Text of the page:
As we have seen through the wildfires raging throughout the state, climate change and its devastating effects aren’t slowing down, and it costs Colorado a lot. But a big climate change solution can actually save us money--electric vehicles.
Transportation is the largest source of climate change pollution in Colorado. Electric vehicles are a way to reduce the climate change pollution we produce when we travel because they don’t have tailpipe emissions. They are getting more and more popular in Colorado, but many people, businesses, and governments still don’t know how much money they can save with electric vehicles or about all of the resources that can reduce the cost of getting one.
We hosted a webinar with the City of Denver, Consumer Reports, and CALSTART to talk about the savings you can get when you switch from gas-powered vehicles to electric vehicles and available resources that make electric vehicles more affordable. Here’s some of the key things we covered:
Businesses are already converting to electric vehicles, and the market for heavier duty electric trucks is going to boom in the next few years. According to Tom Brotherton, Director of Market Acceleration for CALSTART, an international non-profit that connects businesses and governments with companies that will help them transition to clean vehicles, heavier-duty electric trucks are already being used. Transit agencies and companies like FedEx, UPS, and Amazon are already using electric vehicles because “they have a home base, they come to the same location every night” where they can be charged and worked on if there is anything wrong.
That means that we are already reducing our greenhouse gas emissions from transportation by a lot.
Delivery trucks like Amazon’s drive a lot, and converting them from gas to electric will have an outsized impact on reducing greenhouse gas emissions. Right now, they cost more than their gas-powered counterparts, but that will get better soon. According to Tom, “an electric truck might cost about $100,000 more than a gas-powered truck, the biggest piece of that cost is the battery.” But that cost is going down over time, and the newer, cheaper batteries that are being developed are also more powerful than the older ones, some of them getting over 200 miles of range. Things are looking up for businesses who want to make the switch from gas to electric.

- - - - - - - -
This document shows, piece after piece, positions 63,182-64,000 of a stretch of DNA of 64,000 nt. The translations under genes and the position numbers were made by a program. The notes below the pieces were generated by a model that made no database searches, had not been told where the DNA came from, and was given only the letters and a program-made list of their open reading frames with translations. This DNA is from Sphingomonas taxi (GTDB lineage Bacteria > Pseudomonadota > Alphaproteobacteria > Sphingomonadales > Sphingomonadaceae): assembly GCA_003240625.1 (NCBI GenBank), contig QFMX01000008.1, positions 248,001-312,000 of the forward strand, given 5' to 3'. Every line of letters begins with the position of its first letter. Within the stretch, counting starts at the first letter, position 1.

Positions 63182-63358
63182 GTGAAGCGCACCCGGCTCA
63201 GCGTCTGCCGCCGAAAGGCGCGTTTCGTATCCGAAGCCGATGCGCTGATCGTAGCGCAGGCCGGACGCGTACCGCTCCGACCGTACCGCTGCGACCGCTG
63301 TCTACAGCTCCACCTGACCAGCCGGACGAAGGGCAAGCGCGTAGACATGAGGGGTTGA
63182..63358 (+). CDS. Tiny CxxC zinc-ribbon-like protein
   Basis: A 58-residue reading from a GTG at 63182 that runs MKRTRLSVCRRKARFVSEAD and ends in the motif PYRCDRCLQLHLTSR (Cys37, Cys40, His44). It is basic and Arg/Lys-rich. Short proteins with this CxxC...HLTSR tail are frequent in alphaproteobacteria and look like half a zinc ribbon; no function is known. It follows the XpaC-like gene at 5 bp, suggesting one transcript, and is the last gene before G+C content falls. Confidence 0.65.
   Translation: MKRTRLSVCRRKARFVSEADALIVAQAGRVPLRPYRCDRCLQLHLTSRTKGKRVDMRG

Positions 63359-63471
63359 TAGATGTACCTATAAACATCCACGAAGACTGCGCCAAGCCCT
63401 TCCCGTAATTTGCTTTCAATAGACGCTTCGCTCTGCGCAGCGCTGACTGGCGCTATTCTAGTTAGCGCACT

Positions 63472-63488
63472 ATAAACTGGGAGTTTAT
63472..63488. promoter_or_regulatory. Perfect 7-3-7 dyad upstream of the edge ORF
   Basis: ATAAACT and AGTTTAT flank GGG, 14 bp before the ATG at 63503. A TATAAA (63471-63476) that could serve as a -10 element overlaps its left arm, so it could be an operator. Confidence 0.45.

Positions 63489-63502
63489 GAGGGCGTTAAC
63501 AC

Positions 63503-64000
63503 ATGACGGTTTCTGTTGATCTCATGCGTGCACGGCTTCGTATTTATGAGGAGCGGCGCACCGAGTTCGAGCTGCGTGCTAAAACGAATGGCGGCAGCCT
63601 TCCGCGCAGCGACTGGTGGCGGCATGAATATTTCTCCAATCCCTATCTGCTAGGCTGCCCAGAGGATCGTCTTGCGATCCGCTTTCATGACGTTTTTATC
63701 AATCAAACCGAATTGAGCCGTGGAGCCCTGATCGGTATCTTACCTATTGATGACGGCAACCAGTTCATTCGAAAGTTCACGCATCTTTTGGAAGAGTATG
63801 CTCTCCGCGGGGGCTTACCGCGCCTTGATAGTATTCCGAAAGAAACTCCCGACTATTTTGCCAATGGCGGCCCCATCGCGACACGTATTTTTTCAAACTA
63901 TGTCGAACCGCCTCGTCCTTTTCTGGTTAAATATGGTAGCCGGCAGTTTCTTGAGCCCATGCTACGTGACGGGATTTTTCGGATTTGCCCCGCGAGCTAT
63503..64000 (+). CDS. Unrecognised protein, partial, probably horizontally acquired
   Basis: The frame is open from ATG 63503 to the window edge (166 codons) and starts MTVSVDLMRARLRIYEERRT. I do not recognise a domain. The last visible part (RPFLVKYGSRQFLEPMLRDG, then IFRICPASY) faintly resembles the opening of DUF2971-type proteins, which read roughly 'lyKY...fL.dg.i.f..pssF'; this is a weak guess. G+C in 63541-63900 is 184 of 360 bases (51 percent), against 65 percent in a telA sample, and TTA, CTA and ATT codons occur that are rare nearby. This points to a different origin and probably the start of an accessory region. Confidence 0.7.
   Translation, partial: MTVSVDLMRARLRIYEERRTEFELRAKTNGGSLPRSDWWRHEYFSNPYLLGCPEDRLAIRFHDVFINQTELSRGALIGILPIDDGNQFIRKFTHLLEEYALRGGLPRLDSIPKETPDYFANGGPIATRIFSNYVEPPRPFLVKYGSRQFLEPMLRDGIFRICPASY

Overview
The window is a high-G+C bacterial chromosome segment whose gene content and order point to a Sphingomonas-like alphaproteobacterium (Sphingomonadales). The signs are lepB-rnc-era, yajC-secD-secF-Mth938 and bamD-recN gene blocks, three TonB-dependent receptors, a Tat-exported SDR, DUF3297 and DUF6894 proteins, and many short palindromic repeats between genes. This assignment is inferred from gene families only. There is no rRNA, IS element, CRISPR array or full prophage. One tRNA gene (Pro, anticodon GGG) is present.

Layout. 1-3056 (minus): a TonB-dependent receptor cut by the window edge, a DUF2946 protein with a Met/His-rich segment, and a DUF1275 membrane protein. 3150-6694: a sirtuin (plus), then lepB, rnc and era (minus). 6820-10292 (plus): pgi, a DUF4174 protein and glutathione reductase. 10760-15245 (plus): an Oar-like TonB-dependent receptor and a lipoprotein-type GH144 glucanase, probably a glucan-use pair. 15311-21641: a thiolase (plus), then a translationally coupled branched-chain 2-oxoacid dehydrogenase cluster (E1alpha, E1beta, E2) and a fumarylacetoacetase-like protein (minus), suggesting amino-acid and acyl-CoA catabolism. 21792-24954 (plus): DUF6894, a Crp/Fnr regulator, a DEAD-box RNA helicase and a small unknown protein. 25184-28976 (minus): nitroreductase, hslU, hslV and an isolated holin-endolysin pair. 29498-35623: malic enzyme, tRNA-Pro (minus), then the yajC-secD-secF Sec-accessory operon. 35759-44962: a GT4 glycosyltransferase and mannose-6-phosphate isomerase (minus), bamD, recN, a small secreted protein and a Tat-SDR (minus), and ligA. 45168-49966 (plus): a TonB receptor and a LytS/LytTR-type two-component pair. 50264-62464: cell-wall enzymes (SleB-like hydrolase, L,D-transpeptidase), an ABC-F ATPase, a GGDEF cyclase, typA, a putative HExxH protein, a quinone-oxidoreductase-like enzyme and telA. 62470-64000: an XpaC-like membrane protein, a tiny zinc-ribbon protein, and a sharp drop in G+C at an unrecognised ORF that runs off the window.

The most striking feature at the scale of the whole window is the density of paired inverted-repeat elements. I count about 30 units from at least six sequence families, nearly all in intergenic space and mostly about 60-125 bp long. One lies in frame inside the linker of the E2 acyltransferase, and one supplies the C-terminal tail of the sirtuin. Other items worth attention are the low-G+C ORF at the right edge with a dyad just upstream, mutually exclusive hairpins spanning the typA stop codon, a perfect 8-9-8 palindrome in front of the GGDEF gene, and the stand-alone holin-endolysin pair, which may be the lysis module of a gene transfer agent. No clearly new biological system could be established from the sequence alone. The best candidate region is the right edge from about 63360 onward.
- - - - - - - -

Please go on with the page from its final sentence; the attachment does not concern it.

Governments and taxpayers are saving thousands of dollars each year by using electric vehicles instead of gas-powered vehicles. According to Denver’s fleet manager, Brad Salazar, we learned that electric vehicles save the city -- and taxpayers -- a lot of money. According to him, the city spends 29 cents per mile for each gas-powered vehicle in their fleet and only 8 cents per mile for each electric vehicle in their fleet. If each of the vehicles in Denver’s fleet drives as much as the average Coloradan drives -- 13,443 miles per year -- then the city and taxpayers save $2,823.03 per electric vehicle each year.